“Right now, without ad hoc discounts on the land, the project isn’t worthwhile, which is why planning strategy needs to change,” she says. “There’s a demand to build small apartments or to set aside a certain percentage for rentals, but you can’t really have it both ways. Only if there are zoning changes and price adjustments in the [land] marketing can we encourage developers to take part in such projects. It’s illogical to provide only for students or nursing homes, but for such a major segment of the population there are no alternatives.”

The economic study shows that long-term leases, large commercial areas, reducing requirements for parking spaces, proximity to workplaces and accessibility to public transportation can help assure the feasibility of the project. That the target population will not require heavy investment in schools, particularly high schools, also shores up profitability. Municipal officials and developers who have expressed interest in such projects, especially in Tel Aviv, are seeking to advance amendments to legislation and regulations that will help them move forward.

Developers will also have to do somewhat of a mental switch, Paz notes.

A simulation of the interior space in a planned housing unit in Jerusalem.
Assaf Shukron

“Today a developer has no interest in the life of the project over time,” she explains. “If the developer is also going to be the management company, developers will give more thought to the various systems and their efficiency. The developer will from the start be thinking about life after Form 4 [the occupancy certificate] and this will benefit residents. There will be quality of life and not divided apartments and landlords doing you a favor.”

Sources in the real estate market are also pinning hopes on residential real estate investment trusts (REITs), which the state has been encouraging over the past two years with a series of tax reductions and a convenient legal framework. These reductions, together with a decline in the number of apartments being bought for investment or by foreigners, and the high demand in the central region, point to opportunities for the expansion of a new market segment aimed at long-term rentals.

Cooperative models, in which some of the capital is provided by purchasing groups that will take part in the ownership and management of the building, are also being promoted by various groups in Israel.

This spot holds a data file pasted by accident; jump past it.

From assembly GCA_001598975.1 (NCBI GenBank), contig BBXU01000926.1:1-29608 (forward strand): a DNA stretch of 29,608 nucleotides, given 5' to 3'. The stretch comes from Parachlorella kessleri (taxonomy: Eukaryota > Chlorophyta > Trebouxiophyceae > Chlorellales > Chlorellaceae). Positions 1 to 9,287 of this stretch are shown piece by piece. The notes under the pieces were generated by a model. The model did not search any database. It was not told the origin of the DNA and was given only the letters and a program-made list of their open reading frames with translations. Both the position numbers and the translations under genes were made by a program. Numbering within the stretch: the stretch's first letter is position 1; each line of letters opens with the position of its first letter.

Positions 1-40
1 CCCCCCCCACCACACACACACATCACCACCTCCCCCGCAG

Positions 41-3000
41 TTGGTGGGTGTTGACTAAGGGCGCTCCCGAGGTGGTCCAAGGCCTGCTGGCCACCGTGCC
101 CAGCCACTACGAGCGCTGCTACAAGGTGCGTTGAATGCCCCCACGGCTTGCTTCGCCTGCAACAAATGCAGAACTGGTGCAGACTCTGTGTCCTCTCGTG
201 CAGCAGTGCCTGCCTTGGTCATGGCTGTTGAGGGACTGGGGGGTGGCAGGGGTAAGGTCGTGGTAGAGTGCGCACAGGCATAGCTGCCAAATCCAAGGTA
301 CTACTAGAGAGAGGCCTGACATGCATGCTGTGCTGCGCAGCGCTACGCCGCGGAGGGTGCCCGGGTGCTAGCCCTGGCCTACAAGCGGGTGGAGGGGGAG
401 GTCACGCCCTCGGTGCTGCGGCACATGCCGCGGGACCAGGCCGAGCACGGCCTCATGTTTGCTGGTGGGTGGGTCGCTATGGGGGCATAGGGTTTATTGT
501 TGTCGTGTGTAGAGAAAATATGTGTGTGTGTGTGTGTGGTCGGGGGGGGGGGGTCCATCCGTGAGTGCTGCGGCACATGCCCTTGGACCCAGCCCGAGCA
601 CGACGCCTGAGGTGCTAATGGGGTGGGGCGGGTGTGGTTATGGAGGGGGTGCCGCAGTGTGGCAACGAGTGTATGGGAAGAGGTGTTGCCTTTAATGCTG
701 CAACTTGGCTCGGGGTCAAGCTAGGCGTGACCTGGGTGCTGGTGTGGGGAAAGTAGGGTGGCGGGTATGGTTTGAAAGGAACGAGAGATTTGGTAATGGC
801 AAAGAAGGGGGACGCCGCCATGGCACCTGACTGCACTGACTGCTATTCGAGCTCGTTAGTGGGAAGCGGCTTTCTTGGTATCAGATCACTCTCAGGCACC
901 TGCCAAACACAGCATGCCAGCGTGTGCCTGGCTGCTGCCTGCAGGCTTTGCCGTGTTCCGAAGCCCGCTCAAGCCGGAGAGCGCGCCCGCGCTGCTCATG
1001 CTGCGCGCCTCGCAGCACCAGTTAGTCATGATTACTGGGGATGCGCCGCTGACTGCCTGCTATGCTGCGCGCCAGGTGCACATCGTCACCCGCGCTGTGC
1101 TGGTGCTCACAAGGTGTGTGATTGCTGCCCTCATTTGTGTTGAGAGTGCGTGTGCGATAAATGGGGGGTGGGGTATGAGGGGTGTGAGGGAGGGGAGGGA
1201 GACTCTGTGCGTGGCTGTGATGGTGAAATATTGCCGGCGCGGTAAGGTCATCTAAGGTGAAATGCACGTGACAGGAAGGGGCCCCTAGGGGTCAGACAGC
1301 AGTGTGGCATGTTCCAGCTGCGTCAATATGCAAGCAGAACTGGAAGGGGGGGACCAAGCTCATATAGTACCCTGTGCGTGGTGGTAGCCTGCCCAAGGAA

Adapting to the Israeli market

The innovation team sought to ascertain the specific needs of the Israeli market. “Abroad there are models of smaller units with a shared kitchen on every floor; in Israel we understood that was out of the question,” says Tirosh.

The communal fabric is one of the clear needs that are guiding the strategic planners in both the Tel Aviv and Jerusalem municipalities. “We saw small, inexpensive apartments in New York, but the people lived in terrible isolation, like in some kind of high-tech hostel,” said Tirosh. “We want to stress social connections, which is why the mix is important to us.”

In Jerusalem focus groups were held to examine how interested more traditional Jews and Muslims would be in such an initiative. “We found a lot of interest among the population of East Jerusalem. That’s a community that’s riper for the idea,” Tirosh said.

The Tel Aviv municipality is emphasizing price supervision and the ability to create affordable housing that will keep varied populations in the city. Paz, however, argues that the economic research showed that rent control in even some of the apartments would require additional reductions in the price of the land. In Jerusalem the assumption is that the apartments will not be categorized as “affordable housing” but will be offered at market rates, or even higher.

“In Tel Aviv they understand that affordable housing projects can only exist with the help of a substantial subsidy, in taxes or land prices, but they are an opportunity for populations that are being pushed out of the city,” says Yoav Weinberg, head of statutory issues at Paz Economics and Engineering, who is advising the Tel Aviv municipality. “The Maccabi Jaffa compound is an example of an initiative that’s feasible because the city is a part owner of the land.”